Instagram: @janellemonae

Instagram: @janellemonae

It is surprisingly easy to go through life not knowing much about certain things that directly affect you. Stuff just… occurs and you deal with that and get on with your life. It is also surprisingly easy to be misinformed, or even downright clueless, about things like your period and what exactly is going on, down there, every month. From the entirely inaccurate to the often unknown, here are six questions about periods you can pretend you knew the answers to all along.

Most of us get our periods around the age of 12 or 13, and unless you’re actively trying to get pregnant or your life is ruled by the tyrant that is PMS (pre-menstrual syndrome), you probably don’t think about the mechanics too much. 

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Q: Can you get pregnant during your period?

A: It is possible, yes. You are at your most fertile at the time of ovulation, (when an egg is released from your ovaries) which usually happens around 14 days before your next period starts. (If you’re looking to get pregnant, this is the optimum time.) While it’s unlikely you’ll get pregnant after your period, sperm can survive for up to seven days after sex, so if you have a short cycle it’s worth being extra careful.

Q: How much blood does a woman lose on average during a period?

A: It can seem like loads – especially if you’re dealing with a leakage crisis but actually the amount of blood over an average period isn’t that much. According to the Health Service Executive (HSE), the average amount of blood lost during a period is 30-40ml (about two to three tablespoons) with 9 out of 10 women losing less than 80ml, although some women do experience heavy periods, or menorrhagia, to give it the medical title.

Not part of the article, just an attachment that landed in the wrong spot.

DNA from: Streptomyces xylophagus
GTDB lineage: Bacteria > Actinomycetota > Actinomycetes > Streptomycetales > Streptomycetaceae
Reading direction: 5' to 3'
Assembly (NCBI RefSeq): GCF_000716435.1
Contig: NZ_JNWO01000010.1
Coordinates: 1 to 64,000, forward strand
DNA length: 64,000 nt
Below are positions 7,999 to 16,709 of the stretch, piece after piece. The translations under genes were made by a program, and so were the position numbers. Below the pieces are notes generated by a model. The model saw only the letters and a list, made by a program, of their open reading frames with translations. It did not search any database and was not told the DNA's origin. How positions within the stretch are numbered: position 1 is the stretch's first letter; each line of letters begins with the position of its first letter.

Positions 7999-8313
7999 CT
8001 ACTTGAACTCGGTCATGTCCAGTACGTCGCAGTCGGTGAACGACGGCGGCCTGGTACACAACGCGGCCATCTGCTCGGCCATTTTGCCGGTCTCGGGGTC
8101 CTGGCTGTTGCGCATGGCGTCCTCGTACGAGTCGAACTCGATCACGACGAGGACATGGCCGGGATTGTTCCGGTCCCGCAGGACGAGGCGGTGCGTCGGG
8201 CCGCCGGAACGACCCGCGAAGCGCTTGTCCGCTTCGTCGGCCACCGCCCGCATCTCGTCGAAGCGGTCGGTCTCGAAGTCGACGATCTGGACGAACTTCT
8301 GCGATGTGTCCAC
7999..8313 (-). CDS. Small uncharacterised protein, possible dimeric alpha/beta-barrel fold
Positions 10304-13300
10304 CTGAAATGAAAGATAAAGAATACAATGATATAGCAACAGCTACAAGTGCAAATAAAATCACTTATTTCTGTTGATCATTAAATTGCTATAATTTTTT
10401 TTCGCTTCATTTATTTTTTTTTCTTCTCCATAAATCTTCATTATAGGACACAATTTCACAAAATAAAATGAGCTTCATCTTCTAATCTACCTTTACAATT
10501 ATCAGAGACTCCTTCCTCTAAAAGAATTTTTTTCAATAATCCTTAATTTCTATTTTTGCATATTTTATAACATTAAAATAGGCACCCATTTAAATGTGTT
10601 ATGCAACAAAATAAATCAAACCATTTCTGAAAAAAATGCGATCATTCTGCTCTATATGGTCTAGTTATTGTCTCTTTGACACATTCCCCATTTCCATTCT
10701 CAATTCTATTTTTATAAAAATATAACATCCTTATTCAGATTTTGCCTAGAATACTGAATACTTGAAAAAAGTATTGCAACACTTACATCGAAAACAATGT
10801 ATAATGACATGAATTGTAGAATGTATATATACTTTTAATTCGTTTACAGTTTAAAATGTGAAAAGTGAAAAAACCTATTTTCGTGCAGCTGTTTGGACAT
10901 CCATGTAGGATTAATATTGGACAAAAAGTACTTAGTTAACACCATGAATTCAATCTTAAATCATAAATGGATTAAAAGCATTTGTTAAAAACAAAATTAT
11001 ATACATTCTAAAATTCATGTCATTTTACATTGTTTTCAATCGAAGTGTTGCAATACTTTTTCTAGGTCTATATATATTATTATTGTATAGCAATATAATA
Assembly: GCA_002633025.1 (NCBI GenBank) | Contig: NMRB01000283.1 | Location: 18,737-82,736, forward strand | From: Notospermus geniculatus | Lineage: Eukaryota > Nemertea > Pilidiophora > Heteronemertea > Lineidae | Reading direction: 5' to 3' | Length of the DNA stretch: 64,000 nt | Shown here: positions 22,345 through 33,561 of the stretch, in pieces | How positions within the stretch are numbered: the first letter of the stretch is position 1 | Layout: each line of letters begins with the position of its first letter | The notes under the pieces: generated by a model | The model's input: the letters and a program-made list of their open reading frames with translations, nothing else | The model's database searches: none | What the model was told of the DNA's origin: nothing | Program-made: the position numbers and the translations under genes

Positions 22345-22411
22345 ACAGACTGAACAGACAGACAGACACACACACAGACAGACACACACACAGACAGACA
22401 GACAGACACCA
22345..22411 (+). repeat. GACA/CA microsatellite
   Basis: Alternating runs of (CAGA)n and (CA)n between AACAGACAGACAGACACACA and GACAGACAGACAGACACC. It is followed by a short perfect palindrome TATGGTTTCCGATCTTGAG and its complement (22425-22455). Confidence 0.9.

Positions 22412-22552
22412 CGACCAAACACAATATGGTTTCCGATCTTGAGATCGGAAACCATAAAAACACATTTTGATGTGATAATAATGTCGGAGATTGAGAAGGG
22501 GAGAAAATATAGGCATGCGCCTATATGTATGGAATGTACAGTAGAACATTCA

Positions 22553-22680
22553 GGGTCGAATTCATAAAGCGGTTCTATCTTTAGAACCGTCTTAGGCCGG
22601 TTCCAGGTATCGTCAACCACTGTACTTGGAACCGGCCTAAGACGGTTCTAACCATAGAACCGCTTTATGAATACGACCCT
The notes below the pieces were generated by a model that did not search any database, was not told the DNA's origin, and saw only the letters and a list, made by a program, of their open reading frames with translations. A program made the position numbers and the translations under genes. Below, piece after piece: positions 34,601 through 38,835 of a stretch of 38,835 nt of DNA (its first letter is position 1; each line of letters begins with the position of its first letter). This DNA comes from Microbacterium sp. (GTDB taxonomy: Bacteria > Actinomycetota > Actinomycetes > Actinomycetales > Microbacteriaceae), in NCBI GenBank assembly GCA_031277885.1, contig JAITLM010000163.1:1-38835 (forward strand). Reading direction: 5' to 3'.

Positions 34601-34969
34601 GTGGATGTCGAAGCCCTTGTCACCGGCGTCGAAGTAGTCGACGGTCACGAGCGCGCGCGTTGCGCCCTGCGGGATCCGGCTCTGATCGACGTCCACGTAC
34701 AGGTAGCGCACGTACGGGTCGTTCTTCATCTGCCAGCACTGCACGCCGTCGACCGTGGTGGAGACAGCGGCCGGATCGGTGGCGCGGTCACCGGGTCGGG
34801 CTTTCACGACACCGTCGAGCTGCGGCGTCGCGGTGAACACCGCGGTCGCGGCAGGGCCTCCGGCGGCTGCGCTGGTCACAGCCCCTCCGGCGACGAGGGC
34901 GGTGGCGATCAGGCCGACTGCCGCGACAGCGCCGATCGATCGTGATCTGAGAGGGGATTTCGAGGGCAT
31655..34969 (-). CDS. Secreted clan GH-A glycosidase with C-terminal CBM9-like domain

Q: Are periods they the same for everyone?

You probably know this already but no. Cycles can vary significantly. Some women are crippled with symptoms while others sail through.The average cycle is 28 days long but they can last for anything from 21 to 35 days. Most women bleed for three to five days but some periods can go on for eight days, although in most cases the heavier bleeding happens in the first couple of days. (*If you are ever worried about any aspect of your period - too frequent, not frequent enough, too heavy, or not happening at all - talk to your doctor.)

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Q: What exactly happens during a cycle?

A: You probably haven’t thought about this stuff since school so here’s a reminder. Your cycle starts on the first day of your period. In the middle of your cycle, an egg is released from the ovaries and makes its way to the fallopian tube. If sperm is present this is where the egg could be fertilised. In the meantime, your body gets busy producing increased levels of hormones which thicken the lining of the uterus (womb) so it will be ready for a fertilised egg to implant. If no egg implants, the hormone levels drop back and the uterine lining sloughs off, resulting in a period.